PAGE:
Oriko is a magical girl with foresight. She is struck with a terrible vision of the future-of the devastation to be caused by one powerful witch. She decides she must do something about it, and she is willing to use, and if necessary sacrifice, anyone to stop this threat. But what will she do when her unstoppable force hits an immovable object determined to protect the very one Oriko seeks to destroy?
I didn’t care of Oriko Magica when I read the first volume. I didn’t like Yuma, and didn’t see where the story was going, until I read the second and concluding volume, which not only put everything into perspective, made the series a fantastic read.
Oriko Magica is set in an alternate universe to the main Madoka Magica universe. In this world, Kyouko save a young girl Yuma, and takes her in. But Oriko, with her foresight, has seen that she has the potential to be a magical girl and manipulates both Yuma and Kyubey into making her a magical girl. Meanwhile, Mami learns of another magical girl, a black magical girl, that is hunting other magical girls. These distractions allow Oriko to get close to her target; Madoka, but Homura is there to protect her, and final, climatic battle ensues to decide the fate of both Madoka and the world.
When this series began, I struggled with the differences in the characters. I had read the main Madoka series, and knew the characters. This series is a slightly different take on them, with Mami living past the first few chapters, and Kyouko being more willing to help out others. She takes in Yuma, and does her best to protect her, both from danger and Kyubey. I really enjoyed seeing Mami in action. She gets an extended battle with Kirika, the black magical girl, where her power and intelligence really shines. Homura only really shows up for the final battle and Madoka and Sayaka are more side characters despite Madoka being everyone’s target.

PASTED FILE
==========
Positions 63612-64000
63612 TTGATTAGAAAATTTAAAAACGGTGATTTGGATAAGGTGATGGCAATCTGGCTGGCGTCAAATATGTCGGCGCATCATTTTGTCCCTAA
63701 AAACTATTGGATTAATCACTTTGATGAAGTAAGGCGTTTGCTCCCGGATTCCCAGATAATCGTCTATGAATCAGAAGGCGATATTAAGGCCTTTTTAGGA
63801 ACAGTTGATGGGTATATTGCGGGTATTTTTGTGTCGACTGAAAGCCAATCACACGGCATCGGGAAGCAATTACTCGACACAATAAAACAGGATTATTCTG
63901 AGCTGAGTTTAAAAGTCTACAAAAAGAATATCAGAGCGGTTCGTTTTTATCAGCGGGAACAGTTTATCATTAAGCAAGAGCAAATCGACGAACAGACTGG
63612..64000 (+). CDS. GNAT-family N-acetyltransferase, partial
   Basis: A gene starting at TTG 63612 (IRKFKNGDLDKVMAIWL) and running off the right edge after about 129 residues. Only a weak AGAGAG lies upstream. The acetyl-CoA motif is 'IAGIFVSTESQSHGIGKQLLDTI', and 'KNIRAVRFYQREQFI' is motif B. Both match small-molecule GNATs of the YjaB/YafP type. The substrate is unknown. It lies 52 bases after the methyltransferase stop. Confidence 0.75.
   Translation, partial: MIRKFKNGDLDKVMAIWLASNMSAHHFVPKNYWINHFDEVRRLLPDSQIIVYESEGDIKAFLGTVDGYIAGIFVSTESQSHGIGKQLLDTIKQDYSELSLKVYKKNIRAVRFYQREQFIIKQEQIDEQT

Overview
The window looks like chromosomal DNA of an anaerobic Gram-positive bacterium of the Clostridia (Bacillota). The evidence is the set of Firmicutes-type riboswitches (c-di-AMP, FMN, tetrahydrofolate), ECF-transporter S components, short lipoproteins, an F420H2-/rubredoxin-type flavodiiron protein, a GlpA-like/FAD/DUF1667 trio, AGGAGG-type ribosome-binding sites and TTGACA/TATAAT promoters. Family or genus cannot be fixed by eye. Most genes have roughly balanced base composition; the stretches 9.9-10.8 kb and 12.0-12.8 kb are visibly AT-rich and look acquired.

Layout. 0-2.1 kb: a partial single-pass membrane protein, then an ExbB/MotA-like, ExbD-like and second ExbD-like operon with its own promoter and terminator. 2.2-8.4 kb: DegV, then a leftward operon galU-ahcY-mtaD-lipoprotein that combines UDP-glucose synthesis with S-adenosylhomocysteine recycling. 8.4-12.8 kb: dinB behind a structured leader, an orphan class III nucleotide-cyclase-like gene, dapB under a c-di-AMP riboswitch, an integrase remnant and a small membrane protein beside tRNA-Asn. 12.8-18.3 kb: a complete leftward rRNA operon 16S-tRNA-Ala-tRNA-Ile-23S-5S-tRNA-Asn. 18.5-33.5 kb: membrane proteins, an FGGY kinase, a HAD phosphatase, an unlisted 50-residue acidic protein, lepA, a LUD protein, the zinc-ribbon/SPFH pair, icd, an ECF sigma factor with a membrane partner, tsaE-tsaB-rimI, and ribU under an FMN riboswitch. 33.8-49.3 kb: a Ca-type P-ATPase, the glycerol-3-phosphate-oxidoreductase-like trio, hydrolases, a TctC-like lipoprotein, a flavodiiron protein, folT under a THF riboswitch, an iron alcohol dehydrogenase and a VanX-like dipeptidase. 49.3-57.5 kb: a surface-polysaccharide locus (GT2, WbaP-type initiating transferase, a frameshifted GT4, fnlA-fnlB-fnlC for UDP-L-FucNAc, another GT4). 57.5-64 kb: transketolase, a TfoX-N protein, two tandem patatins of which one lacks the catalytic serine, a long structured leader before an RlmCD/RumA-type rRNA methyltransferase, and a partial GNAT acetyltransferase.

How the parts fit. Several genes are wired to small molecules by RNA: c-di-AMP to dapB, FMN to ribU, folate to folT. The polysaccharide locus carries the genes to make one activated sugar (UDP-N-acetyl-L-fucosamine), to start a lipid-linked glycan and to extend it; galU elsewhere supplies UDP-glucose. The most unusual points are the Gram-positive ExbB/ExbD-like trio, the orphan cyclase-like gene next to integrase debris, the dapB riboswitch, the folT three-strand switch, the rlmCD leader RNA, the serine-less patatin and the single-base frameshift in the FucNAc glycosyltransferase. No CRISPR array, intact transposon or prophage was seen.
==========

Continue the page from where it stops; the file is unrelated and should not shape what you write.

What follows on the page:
Since it is a Puella Magi * Magica series, the characters have to have tragic back-stories. In these two volumes we only get Oriko’s, Yuma’s, and Kirika’s, but they hit pretty hard on the tragic scale. There is child abuse, bullying and neglect, and even some self-hatred, but they all fuel each girl’s reason to become a magical girl, and each fulfills their wish in the end.
Oriko’s wish and motive didn’t seem obvious, even though she made it very clear from the beginning. She wanted to protect her world. As the story unfolds, and we learn more about Oriko’s past and her present target, things start to make sense. It’s really interesting that the two people who most want to stop Madoka’s transformation have a form of time manipulation as their magical power.
What really sold me on this story was the twist at the end. I have to admit it blew me away. It wasn’t until I saw that scene and made the connection to the main series that it all clicked and the title went from being “meh” to being awesome. What ever you do, don’t read this series without reading the main Madoka Magica series first! The twist at the end is all the more powerful when you know what Homura’s been trying to do.
Puella Magi Oriko Magica is a fantastic side story to the Madoka Magica story. It still holds the ray of hope against the despair the magical girls face when they learn their eventual fate. It’s also fun to watch Oriko play with Kyubey. A little “turnaround is fair play” isn’t a bad thing. It can easily slip into the main Madoka story-line and feel perfectly in place. This title is a must for Madoka Magica manga fans.
Review copies provided by publisher.